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Pier Paolo Cito, files, Associated Press
FILE - In this Nov. 18, 20111 file photo, then Pope Benedict XVI, next to father Federico Lombardi, center, and bishop Angelo Becciu, Vatican spokesperson, listen to media representatives' question on the plane to the Africa's western coast country of Benin. In a letter Saturday, Feb. 4, 2017, Pope Francis named top Vatican archbishop Angelo Becciu as his special delegate to the troubled Knights of Malta and given him "all necessary powers" to help the sovereign religious order reform its constitutions and elect a new leader.

VATICAN CITY — Pope Francis named a top Vatican archbishop as his new envoy to the troubled Knights of Malta and gave him "all necessary powers" to help the religious order reform its constitutions and elect a new leader, a clear sign he intends to continue exerting control over the sovereign organization in the near term.

In a letter Saturday, Francis tapped the No. 2 official of the secretariat of state, Archbishop Angelo Becciu, as his special delegate. He said Becciu would serve as his "exclusive spokesman" with the order and that his mandate would last until the election of the new grand master, expected within three months.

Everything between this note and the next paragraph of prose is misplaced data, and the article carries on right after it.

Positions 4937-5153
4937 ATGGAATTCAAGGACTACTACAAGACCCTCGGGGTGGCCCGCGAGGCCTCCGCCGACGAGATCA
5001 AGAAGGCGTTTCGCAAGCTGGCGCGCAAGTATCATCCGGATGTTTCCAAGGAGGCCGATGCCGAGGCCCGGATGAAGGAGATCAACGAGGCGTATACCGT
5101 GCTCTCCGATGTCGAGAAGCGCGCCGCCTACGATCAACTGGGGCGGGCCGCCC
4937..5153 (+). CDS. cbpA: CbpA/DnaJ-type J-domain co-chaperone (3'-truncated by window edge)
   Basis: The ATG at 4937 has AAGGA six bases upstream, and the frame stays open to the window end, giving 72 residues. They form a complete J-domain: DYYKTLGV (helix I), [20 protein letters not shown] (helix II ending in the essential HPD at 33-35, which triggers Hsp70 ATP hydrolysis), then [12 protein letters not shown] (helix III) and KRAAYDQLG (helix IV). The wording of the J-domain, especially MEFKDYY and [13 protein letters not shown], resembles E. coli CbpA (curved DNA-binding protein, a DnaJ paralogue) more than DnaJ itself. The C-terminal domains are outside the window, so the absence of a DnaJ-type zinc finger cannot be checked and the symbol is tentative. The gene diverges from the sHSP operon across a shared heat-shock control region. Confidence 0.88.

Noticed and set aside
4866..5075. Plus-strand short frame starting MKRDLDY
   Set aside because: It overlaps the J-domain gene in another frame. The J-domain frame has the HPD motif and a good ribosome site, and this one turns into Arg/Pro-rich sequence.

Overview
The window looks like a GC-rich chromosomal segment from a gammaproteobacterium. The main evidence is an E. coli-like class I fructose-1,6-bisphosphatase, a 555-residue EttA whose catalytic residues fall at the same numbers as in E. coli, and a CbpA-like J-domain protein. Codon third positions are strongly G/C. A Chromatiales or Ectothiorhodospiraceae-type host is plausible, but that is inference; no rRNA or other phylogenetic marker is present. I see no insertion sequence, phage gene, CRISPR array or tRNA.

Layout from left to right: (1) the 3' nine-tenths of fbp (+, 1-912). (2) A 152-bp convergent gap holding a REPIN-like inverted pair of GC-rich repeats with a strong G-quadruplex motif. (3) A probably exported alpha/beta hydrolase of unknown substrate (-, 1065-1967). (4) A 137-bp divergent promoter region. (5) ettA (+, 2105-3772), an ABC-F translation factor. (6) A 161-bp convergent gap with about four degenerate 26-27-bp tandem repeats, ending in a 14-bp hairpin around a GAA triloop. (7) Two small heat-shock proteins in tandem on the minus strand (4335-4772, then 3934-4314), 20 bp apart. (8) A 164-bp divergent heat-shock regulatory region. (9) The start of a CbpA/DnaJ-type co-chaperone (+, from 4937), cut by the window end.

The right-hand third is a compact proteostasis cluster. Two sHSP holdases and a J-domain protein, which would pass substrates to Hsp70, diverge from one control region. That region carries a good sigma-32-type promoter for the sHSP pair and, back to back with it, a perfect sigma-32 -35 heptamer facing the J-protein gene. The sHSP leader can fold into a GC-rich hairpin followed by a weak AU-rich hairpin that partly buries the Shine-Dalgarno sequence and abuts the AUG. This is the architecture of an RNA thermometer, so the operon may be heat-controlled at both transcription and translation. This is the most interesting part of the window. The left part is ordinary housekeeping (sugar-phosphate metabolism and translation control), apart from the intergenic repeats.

Becciu's mandate confirmed the marginalization of Cardinal Raymond Burke, the conservative American — and Francis critic — who until now had been the sole papal liaison with the ancient aristocratic order, which counts generations of Europe's Catholic nobility as its members and runs a vast humanitarian organization around the world.

Burke was instrumental in the crisis that has convulsed the Knights for the past three months, resulting in the resignation of the order's grand master, Fra' Matthew Festing, after he did public battle with Francis over a condom scandal and lost.

With Burke's support, Festing had sacked the Knights' grand chancellor, Albert von Boeselager. After learning that the ouster had been done in his name, Francis effectively took over the order, asking Festing to resign, restoring Boeselager to his position, declaring all the Knights' sovereign decisions on the matter "null and void" and appointing Becciu to help run the order.

The Vatican's heavy-handed intervention had raised alarm within the order, which prides itself on its sovereign status.

It also provided fuel for Francis' conservative critics: On Saturday, posters appeared around Rome featuring a stern-looking Francis and questioning "Where's your mercy?" It referenced the "decapitation" of the Knights, Burke's marginalization and other actions Francis has taken against conservative, tradition-minded groups.

At a press conference this week, Boeselager insisted the order's sovereignty was never in question during the standoff though he acknowledged the Vatican's strident statements had led to such misunderstanding that he planned to convene ambassadors accredited to the order to explain what happened.

In his letter Saturday, Francis said Becciu would work in "close collaboration" with the No. 2 official who technically is in charge at the Knights. But he stressed: "I delegate to you all the necessary powers to decide possible questions that might emerge in carrying out the mandate I have given you."

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